Love and Other Foreign Words by Erin McCahan
published on May 1st 2014 by Dial Books
contemporary | romance
Can anyone be truly herself–or truly in love–in a language that’s not her own?
Sixteen-year-old Josie lives her life in translation. She speaks High School, College, Friends, Boyfriends, Break-ups, and even the language of Beautiful Girls. But none of these is her native tongue–the only people who speak that are her best friend Stu and her sister Kate. So when Kate gets engaged to an epically insufferable guy, how can Josie see it as anything but the mistake of a lifetime? Kate is determined to bend Josie to her will for the wedding; Josie is determined to break Kate and her fiancé up. As battles are waged over secrets and semantics, Josie is forced to examine her feelings for the boyfriend who says he loves her, the sister she loves but doesn’t always like, and the best friend who hasn’t said a word–at least not in a language Josie understands.
I actually only picked up Love and Other Foreign Words on a whim during a bookstore sale. I had previously read a positive review of the novel (that definitely mentioned a lot of things I think I’d enjoy) and put it in the back of my mind. Luckily, this novel did not disappoint.
First off, I’d like to commend Erin McCahan’s different spin on what you’d call a generic story. We’ve all heard of stories with teens falling in love–but what if one teen didn’t understand the definition of love?
Josie was a spectacular and hilarious heroine. An intelligent girl (a genius, really), she over analyzes even the smallest things and really pushes herself to understand everyone and to make sure she knows the right way to respond. I loved Josie’s voice and how I felt as if she was a real teen–awkward and constantly confused. The one thing that confused her most? Love.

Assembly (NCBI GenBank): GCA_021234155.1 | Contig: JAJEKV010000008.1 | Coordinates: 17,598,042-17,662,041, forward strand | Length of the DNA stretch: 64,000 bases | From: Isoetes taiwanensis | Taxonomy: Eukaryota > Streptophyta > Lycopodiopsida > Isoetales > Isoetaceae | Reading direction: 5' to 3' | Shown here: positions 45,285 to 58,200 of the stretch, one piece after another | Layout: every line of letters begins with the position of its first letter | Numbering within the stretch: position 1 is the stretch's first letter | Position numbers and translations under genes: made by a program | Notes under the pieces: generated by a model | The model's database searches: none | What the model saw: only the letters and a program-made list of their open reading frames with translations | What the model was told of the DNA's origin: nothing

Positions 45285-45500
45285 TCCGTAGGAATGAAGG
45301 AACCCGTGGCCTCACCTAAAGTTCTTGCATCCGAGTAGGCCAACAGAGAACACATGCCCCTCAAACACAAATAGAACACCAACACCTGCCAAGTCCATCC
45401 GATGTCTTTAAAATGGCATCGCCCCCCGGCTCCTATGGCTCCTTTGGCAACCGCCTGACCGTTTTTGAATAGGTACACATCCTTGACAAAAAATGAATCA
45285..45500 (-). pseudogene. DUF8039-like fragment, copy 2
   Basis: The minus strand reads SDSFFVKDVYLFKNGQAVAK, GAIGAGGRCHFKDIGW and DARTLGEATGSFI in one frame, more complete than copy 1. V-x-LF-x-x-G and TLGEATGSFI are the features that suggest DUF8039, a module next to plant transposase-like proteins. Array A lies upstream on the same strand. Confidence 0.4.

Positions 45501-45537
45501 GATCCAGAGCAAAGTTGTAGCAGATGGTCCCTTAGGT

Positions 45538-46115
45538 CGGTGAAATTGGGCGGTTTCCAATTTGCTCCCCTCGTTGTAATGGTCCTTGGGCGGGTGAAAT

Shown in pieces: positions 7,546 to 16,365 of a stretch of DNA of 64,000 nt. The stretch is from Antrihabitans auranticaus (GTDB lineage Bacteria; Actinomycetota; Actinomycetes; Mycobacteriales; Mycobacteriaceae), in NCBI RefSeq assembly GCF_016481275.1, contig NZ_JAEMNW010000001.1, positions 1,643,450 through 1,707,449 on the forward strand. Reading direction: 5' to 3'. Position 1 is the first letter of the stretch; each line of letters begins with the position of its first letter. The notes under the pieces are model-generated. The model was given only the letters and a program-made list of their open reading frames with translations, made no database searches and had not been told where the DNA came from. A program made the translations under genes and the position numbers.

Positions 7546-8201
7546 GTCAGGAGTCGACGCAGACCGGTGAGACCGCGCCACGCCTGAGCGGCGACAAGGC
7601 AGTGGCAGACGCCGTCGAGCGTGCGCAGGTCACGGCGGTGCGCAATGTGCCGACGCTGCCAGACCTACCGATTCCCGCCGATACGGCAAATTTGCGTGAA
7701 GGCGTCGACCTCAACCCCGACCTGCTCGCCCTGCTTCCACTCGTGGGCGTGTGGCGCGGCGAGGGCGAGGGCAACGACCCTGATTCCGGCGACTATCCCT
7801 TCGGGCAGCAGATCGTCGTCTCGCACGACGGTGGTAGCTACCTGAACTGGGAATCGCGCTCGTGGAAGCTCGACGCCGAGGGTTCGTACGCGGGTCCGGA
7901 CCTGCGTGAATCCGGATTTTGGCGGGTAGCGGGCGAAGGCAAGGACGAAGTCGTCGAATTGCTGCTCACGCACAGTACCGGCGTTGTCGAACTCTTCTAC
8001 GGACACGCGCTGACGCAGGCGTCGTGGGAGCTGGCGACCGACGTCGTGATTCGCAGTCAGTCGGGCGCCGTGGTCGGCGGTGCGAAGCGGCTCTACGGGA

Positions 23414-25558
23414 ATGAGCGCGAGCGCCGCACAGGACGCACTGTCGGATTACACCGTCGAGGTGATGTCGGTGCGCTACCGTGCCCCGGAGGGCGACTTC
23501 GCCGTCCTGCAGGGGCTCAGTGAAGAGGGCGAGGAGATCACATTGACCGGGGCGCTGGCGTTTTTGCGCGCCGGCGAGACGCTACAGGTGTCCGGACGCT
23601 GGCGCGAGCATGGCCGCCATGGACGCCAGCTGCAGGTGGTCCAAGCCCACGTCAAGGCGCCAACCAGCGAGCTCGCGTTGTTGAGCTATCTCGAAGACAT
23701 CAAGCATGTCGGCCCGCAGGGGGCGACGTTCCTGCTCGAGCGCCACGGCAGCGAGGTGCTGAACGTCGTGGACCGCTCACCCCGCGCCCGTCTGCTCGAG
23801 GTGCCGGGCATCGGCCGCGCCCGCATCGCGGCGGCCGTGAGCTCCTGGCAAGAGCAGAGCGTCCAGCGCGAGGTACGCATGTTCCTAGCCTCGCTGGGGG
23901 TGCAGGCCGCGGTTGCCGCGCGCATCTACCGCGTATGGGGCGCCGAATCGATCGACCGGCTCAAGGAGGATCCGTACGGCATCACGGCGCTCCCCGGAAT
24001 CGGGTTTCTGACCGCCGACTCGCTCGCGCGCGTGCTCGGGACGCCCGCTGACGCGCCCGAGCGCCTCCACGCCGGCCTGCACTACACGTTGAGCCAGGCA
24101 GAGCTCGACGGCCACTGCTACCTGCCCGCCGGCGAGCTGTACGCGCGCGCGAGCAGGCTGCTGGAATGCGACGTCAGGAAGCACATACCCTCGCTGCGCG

The great thing is, as Josie learned along her journey of finding love’s true definition, we learned as well. Love isn’t only the romantic kind–we feel love for friends and family, too.
The family aspect of the novel was so truthful and honest. There were fights and make-up between the siblings, as well as those little acts of love, appreciation, and of course (believe me, if you have a sibling, you’d relate) ploys of revenge. Josie and her family were hilarious and I loved how they remind me of my own family. She was close with her parents, was on-and-off with her sisters and that’s just how a lot of people are.
Then there’s the romantic kind of love. This was the kind of love Josie had yet to experience and was searching for. She’d experienced crushes, the like-but-not-love and love-in-denial and it was great to watch Josie develop and grow throughout all of these. The actual love interest was so cute and just very shippable.
Josie also loved her friends–girl friends and a guy friend. There was a lot of support, advice, bonding moments and more with Josie and her friends, just like what we experience with ours. A lot of books actually fail in terms of good, strong friendships for me. McCahan did not.
So here’s a tip: Don’t just go into this one for the romance (although I would totally understand you if you did, because hello, adorableness!), go into it for how much you’ll be able to see yourself in the novel. Plus the humor. I totally laughed out loud so many times while reading this one.
A quickie overview:
Tired of reading generic, boring contemporary romance? McCahan serves it with a quirky heroine, a good dose of family love and friendship, mixed in with an adorable romance and of course, the language of love.
Aimee adores contemporaries every once in a while to calm her mind. When she does read contemporary, she wants them to be sweet, realistic and fun. She’s also attempting to learn Japanese, but her laziness is getting in her way.